With Its Genome Sequenced and High-Throughput Genomic Research Tools Available, the Chicken Has Achieved Model Organism Status, Opening Up New Research Opportunities for Poultry Scientists and Biomedical Researchers – The Possibility Now Exists of Modifying the Phenotype of the Chicken to Fit Defined Production Goals.
Road Map for Exploration of Chicken Genome Now in Place, According to New Review of Functional Genomics of the Chicken.
Its Genome Sequenced and High-Throughput Genomic Research Tools
Available, the Chicken Has Achieved Model Organism Status, Opening Up
New Research Opportunities for Poultry Scientists and Biomedical
Researchers – The Possibility Now Exists of Modifying the Phenotype of
the Chicken to Fit Defined Production Goals.
An invited review
article in the current issue of Poultry Science describes, according to
its authors, “the recent ascent of the chicken to model organism
status” and provides “a road map for the large-scale exploration of the
The article, “Functional Genomics of the
Chicken: A Model Organism” appears in the October 1, 2007 issue of
Poultry Science, a research journal published monthly by The Poultry
Science Association (PSA), and is authored by L. A. Cogburn, T. E.
Porter, M. J. Duclos, J. Simon, S. C. Burgess, J. J. Zhu, H. H. Cheng,
J. B. Dodgson, and J. Burnside. It is available to download free online
article provides a detailed summary of the current status of research
employing functional genomics in chickens. It complements and is the
final chapter in a sequence of invited review papers on the movement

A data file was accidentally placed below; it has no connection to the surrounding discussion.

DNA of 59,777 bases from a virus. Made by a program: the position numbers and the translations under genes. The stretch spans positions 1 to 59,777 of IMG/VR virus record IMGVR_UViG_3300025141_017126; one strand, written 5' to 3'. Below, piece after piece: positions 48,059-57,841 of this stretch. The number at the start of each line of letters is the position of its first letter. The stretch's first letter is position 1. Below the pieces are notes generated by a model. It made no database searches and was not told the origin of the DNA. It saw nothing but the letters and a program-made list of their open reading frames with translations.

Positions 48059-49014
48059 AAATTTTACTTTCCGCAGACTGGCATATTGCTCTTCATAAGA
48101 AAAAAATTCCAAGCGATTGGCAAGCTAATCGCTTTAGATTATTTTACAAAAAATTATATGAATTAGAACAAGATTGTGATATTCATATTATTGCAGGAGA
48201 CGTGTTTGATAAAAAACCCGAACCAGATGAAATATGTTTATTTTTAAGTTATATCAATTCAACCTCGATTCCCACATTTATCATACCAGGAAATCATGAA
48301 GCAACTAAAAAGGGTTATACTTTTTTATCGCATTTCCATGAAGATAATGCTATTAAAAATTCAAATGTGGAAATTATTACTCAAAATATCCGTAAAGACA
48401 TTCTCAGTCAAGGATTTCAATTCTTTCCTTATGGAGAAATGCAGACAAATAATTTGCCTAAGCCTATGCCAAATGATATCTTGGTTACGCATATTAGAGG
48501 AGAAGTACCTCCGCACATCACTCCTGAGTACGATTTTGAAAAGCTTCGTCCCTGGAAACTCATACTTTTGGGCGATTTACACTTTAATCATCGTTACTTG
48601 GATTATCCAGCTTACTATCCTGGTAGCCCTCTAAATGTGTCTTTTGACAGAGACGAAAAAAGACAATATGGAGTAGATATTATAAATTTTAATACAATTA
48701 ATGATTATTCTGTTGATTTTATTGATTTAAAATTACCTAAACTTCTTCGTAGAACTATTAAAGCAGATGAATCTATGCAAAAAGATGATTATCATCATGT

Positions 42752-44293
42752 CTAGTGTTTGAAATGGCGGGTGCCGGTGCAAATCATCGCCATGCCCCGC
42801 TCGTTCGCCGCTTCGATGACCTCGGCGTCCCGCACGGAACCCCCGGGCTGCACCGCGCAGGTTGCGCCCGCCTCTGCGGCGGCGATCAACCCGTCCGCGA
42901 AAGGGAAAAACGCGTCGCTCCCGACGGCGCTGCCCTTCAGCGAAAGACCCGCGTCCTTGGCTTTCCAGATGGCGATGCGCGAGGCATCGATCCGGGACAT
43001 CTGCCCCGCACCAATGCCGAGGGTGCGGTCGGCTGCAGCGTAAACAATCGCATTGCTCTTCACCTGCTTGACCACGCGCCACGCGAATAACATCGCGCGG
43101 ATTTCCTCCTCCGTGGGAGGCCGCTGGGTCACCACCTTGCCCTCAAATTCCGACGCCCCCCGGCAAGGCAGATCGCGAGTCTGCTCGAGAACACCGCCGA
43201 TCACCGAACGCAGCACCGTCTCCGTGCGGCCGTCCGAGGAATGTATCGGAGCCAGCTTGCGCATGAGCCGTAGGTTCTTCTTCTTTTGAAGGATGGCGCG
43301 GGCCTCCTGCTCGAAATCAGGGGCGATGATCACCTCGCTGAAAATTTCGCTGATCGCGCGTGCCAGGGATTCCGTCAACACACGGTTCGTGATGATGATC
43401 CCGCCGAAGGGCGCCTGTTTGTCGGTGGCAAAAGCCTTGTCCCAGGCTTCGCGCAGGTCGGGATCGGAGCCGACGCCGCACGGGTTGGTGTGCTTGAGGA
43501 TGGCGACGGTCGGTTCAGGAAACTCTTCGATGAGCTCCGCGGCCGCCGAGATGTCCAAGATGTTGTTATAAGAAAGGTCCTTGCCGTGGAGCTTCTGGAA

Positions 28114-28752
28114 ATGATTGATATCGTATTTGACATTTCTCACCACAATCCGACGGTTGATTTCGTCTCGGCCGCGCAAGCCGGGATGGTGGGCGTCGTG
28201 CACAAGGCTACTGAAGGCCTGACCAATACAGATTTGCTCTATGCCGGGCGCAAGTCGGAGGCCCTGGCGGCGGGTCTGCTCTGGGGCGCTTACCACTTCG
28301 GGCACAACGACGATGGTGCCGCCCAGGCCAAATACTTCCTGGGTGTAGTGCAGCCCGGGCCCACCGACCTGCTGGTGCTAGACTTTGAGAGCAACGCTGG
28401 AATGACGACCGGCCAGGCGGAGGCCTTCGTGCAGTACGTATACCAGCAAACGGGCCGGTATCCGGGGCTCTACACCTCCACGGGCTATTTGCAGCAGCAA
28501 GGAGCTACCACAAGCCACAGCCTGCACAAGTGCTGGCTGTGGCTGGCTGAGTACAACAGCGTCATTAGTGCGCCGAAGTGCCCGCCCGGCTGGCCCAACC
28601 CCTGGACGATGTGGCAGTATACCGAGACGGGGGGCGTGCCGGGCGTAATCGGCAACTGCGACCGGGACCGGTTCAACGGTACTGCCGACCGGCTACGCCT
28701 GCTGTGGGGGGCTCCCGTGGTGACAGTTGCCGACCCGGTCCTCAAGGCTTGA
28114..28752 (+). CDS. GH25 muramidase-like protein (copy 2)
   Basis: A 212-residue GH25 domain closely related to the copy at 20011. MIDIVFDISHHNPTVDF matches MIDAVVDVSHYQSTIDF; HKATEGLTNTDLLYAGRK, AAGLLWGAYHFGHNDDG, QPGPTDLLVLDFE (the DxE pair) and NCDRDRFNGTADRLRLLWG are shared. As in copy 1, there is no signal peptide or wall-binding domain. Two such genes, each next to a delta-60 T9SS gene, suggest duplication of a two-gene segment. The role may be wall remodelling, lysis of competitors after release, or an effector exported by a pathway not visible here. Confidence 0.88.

from genetics to genomics in poultry research. (The earlier articles
were published in the December 2006 issue of Poultry Science.)
earlier articles focused on variations in the structure of the genome
and associations with performance traits. The current paper focuses in
greater detail on variations in gene expression, and how these
variations relate to specific traits.
Model Organism Status: Potential Impact on Biomedical Research
to Susan J. Lamont, C.F. Curtiss Distinguished Professor, Iowa State
University, the article validates the chicken‚s status as a model
“Poultry scientists have long known the chicken’s
value as a research animal for investigations outside of poultry
science. The authors have confirmed this in the strongest way possible
by validating the chicken’s status as a model organism, and hence its
usefulness to the biomedical and general scientific community for
investigating scientific questions,” said Lamont.
researchers and poultry scientists focus on many overlapping questions
regarding biological development, growth and viral resistance, and at
an earlier time the chicken was commonly used for biomedical research.
The first anti-cancer vaccine, for example, was discovered using
poultry (against Marek’s disease). The later switch to the mouse as the
preferred biomedical research animal was, according to Lamont, driven
primarily by the availability of superior tools to investigate it.
the 2004 sequencing of the chicken genome and the development of
improved functional genomic tools to investigate it, the gap between
the mouse and chicken as model organisms for biomedical research has
now been eliminated. Understanding the functional genomics of the
chicken will make it much more attractive for biomedical researchers,”
Powerful Tools for Genomic Research Create Opportunity to Modify Phenotype. Impact on Commercial Flocks Likely within 10 Years
are now able to accelerate their efforts through the use of
microarrays, which allow scientists to examine changes in the
expression of all of a chicken’s genes simultaneously, rather than one
at a time. Microarrays, and other new technologies such as
marker-assisted selection, transgenics and RNA interference, give
scientists the opportunity, for the first time, to use molecular
genetics to modify the phenotype of the chicken to meet previously
defined production goals.
“The tremendous advances we have seen
in functional genomics should give us the opportunity to have a
positive impact on commercial flocks within a decade. We should begin
seeing the integration of phenotypic improvements into breeding
populations within 3-5 years, followed, after a typical lag time of
about four years, by their appearance in commercial populations,” said
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